To no one's surprise Bayer has gone back to court to challenge the India Patents Office decision to award a compulsory license to the generic manufacturer Natco to make Bayer's patented anti cancer drug Nexavar. The IPO invoked compulsory license rules citing Bayer's high selling price ($5500 per patient/month) as preventing most India patients from using the drug. Natco will sell its version for $175 or a 97% decrease.
“We will rigorously continue to defend our intellectual property rights which are a prerequisite for bringing innovative medicines to patients,” a Bayer spokesman writes us. “The challenges faced by the Indian healthcare system have little or nothing to do with patents on pharmaceutical products as all products on India’s essential drug list are not patented. Rather, the order of the Patent Controller of India damages the international patent system and endangers pharmaceutical research."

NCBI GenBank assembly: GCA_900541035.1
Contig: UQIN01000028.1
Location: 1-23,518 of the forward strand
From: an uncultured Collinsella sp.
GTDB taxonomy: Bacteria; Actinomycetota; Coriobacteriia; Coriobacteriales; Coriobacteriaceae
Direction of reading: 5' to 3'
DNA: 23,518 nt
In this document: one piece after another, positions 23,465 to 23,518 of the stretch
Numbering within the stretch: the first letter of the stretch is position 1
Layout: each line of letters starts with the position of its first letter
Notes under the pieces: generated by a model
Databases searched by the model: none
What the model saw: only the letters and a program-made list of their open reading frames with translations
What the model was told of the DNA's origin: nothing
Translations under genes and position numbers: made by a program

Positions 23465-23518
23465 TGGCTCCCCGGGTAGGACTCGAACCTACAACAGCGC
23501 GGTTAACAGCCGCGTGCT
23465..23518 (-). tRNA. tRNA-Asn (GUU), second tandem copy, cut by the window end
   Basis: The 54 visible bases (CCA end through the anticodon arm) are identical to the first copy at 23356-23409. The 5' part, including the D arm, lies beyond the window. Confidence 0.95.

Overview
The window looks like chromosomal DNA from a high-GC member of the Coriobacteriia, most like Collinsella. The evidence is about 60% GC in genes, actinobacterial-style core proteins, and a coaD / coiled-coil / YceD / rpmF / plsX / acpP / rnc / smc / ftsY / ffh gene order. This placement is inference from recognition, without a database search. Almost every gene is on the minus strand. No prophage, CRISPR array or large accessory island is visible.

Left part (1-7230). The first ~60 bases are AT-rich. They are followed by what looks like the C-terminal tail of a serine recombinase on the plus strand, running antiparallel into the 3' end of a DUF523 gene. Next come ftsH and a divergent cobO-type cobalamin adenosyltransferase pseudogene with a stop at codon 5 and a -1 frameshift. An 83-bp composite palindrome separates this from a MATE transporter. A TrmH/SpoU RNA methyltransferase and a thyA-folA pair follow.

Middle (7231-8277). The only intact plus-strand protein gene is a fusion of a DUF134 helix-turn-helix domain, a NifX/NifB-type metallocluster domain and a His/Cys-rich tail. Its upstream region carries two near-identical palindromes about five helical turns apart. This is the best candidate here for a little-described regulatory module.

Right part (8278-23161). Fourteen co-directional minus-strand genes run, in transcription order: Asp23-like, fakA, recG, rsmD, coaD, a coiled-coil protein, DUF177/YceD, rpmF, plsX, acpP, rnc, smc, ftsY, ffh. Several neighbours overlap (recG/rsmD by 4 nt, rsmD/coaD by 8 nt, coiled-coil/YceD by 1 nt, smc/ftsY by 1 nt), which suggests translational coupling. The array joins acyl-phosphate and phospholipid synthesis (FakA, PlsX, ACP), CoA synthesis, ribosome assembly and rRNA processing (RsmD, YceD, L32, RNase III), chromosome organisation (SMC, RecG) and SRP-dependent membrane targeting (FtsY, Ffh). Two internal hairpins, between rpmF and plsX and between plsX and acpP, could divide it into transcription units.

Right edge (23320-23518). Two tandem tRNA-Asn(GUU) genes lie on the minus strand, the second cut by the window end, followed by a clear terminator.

“This is the trivial argument Big Pharma has been making for years to cover the impact of its monopoly pricing policies,” writes Brook Baker, a professor in the Program on Human Rights and the Global Economy at the Northeastern University School of Law, and a member of Health Gap, Global Access Project. “Of course, there are other barriers to access, but does Bayer want to seriously argue that medicine priced 60 times more than the newly announced Cipla price doesn’t adversely impact access?"
Bayer unmoved, appears ready for an all out legal fight, you could say "they are going to the Madras" on this one.
Posted by Bruce Lehr May 7th 2012